The shop, which opened in 1996, has garments from the ‘60s up to the ‘90s available to try on. Hayes says the younger folk were pulling ‘20s sleeves on like yoga pants, so earlier eras are now reserved for the online store.
Plus, if you ever feel like swimming through a pile of clothing like Scrooge McDuck (no, really), the shop hosts its pile sale on Saturdays and Sundays from noon to 5 p.m. You can find dresses, T-shirts, leather jackets and more for reduced prices.
“It’s pretty inexpensive but you have to do the work,” Hayes said.
I myself did the work and clinched a purple 1960s gown for $12. It’s one of my closet staples.
Long Beach Vintage Etc. – 737 Pine Ave.
Nestled in the heart of Downtown, this is an emporium you could really get lost in, so be sure to arrive with plenty of time on your hands. The 7000-square-foot shop is brimming with rhinestone jewelry, mid-century modern furnishings, clothing and kitsch, “for good measure,” according to its website.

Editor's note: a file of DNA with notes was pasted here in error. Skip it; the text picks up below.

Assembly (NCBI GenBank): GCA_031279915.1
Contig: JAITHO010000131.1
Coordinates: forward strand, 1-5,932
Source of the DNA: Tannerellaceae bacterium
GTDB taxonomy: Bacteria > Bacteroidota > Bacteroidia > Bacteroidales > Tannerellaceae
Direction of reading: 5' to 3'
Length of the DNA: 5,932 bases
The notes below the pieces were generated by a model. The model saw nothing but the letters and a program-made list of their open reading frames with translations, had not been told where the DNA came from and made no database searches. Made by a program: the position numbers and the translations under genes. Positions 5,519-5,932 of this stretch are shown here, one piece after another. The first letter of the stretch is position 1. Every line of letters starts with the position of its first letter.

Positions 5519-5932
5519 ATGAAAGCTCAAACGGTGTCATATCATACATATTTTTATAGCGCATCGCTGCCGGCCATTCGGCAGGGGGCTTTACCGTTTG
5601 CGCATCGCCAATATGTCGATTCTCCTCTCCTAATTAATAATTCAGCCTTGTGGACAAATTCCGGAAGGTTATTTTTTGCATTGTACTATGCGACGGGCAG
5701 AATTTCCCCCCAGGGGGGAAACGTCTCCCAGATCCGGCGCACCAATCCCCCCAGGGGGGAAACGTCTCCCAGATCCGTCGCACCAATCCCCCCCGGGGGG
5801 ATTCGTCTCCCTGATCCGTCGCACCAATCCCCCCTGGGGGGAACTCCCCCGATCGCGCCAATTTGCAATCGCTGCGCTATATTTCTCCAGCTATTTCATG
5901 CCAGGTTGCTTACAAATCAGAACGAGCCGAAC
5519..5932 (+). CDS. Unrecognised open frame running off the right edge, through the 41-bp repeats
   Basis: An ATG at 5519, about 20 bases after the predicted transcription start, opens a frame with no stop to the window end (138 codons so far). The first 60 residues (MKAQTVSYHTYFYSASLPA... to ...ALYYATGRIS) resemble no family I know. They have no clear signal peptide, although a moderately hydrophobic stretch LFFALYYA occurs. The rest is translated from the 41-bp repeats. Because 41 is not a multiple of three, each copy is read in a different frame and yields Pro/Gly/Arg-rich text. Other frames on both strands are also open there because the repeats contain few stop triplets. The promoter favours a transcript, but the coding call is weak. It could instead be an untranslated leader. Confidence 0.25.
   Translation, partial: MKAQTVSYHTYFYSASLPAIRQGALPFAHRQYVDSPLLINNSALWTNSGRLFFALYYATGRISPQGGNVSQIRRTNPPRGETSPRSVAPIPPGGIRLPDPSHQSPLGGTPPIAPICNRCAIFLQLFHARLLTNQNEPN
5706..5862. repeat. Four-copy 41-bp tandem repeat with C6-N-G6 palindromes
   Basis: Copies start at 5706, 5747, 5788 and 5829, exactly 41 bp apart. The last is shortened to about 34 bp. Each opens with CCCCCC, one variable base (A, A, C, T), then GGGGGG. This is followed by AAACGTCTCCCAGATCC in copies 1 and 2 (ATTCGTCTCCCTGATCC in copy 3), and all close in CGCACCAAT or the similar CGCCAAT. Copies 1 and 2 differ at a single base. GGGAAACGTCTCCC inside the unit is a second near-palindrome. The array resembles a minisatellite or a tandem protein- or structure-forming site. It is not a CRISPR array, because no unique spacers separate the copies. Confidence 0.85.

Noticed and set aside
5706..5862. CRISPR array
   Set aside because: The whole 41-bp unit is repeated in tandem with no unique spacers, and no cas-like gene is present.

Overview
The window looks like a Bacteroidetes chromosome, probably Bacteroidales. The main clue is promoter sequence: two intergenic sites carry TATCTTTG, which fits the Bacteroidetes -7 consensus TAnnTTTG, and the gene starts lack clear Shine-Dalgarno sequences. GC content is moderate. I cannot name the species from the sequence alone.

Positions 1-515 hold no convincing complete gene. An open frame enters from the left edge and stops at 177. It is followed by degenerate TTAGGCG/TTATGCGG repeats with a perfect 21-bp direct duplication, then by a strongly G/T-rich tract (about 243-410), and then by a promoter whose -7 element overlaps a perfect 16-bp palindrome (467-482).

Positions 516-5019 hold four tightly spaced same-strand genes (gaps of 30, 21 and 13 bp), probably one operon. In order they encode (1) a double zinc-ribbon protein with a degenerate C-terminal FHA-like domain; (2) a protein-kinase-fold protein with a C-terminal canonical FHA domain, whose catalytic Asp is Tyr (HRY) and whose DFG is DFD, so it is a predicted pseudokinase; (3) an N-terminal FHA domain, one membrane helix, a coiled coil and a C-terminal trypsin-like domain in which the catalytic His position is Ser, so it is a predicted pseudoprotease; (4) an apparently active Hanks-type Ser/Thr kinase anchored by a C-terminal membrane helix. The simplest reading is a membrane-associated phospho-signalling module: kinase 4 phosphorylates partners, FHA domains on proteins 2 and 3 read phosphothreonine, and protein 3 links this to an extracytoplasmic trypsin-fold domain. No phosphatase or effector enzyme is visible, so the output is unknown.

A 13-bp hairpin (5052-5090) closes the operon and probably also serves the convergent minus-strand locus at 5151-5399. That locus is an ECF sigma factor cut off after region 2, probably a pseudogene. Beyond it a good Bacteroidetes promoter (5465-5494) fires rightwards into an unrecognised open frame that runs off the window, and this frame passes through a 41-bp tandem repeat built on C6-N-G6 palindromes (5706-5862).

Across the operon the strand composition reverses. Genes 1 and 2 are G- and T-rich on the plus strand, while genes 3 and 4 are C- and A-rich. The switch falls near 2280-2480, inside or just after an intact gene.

Far Outfit – 2020 E. Fourth St.
If you’re scouring Retro Row for dresses of the long, loud and frilly sort, you won’t have to look far (sorry). Far Outfit, boasts an assortment of kooky-sparkly-you-name-it garments fit to own the stage or better yet, to strut the sidewalk. Plus, the staff is always friendly and willing to give you feedback on whichever style you decide to brave that day.
Belmont Shore Discovery Shop – 5235 Second St.
This one is another one of those sleeper shops and what I mean by that is: It’s routinely bustling but not necessarily with people hunting for vintage. If you’re on the hunt for reasonably priced garments you can usually find some real treasures here, especially if you’re looking for ‘90s garb. But you’ll more easily find vintage housewares, including cloth napkins, lamps, furniture and knick-knacks here.
Editor’s note: This story has been updated to clarify when Leslie’s opened.